Apple Now Requires Court Order Before Revealing User Data

Apple Inc. has announced a major change to its user privacy policy. The tech giant will now demand that it be served with a court order before divulging users’ push notification data to government agents. The change is similar to a recent modification announced by Alphabet Inc.’s Google and reflects a more cautious approach to protecting user data privacy and standing up to improper government surveillance.

“Push notifications” are used by mobile applications, which are computer programs connected to the internet for virtually any online activity. Notifications contain “metadata” that can tell which app on a mobile device received a notification and when. The information can also identify the specific Apple or Google account connected with the notification and the digital device that sent it.

The policy change came shortly after concerns were raised by Sen. Ron Wyden (D-OR) about the way the federal government was obtaining “push notification” data from Apple and Google.

In a letter to Joe Biden’s Attorney General Merrick Garland, Wyden warned that the practice was leading to increased risks of hostile foreign governments similarly obtaining private American information. Wyden reacted positively to Apple’s policy change, noting, “This is how oversight is supposed to work.”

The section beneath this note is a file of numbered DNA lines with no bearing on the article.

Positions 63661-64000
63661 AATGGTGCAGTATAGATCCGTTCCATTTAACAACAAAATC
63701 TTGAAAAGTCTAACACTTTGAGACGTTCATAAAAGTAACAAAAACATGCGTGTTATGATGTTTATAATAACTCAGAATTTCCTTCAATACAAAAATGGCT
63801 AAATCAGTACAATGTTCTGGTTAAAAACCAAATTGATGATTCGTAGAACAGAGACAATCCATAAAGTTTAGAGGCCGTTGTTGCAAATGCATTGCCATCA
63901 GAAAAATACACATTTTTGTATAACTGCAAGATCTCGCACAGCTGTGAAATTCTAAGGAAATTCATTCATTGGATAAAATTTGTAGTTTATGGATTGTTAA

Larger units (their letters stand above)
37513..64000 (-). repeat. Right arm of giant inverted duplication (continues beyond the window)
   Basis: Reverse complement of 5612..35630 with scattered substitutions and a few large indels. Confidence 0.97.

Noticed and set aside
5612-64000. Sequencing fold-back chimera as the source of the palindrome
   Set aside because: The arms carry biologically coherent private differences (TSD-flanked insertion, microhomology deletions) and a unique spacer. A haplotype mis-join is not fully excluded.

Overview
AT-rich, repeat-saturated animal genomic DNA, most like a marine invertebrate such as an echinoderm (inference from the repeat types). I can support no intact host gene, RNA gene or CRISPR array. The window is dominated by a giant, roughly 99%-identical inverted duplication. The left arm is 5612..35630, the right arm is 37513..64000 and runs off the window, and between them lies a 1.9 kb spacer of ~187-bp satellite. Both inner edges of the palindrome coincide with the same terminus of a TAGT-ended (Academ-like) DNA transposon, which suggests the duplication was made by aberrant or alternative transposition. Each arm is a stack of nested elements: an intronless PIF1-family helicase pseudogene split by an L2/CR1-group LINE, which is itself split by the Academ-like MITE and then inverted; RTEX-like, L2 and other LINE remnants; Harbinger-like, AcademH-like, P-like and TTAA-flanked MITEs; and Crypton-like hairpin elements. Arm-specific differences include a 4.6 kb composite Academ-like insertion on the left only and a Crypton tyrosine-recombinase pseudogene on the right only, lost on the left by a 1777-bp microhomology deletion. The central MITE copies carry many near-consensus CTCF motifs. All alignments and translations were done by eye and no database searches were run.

Metadata might appear to be harmless on its own, but it can provide investigators with the tools needed to identify a user’s location at given times and what apps they are using. This type of analysis is regularly used by government agents in surveillance work.

The notifications pass through servers maintained by Apple and Google. The tech giants thereby become intermediaries who possess sensitive information that can be used by investigators to construct a comprehensive timeline of an individual target’s interactions with computer programs and information systems around the globe.

Industry analysts believe the policy update is a positive move toward safeguarding user privacy against unwarranted government surveillance. The measured approach ensures that legitimate law enforcement work will still be facilitated through the standard practices required by the Fourth Amendment.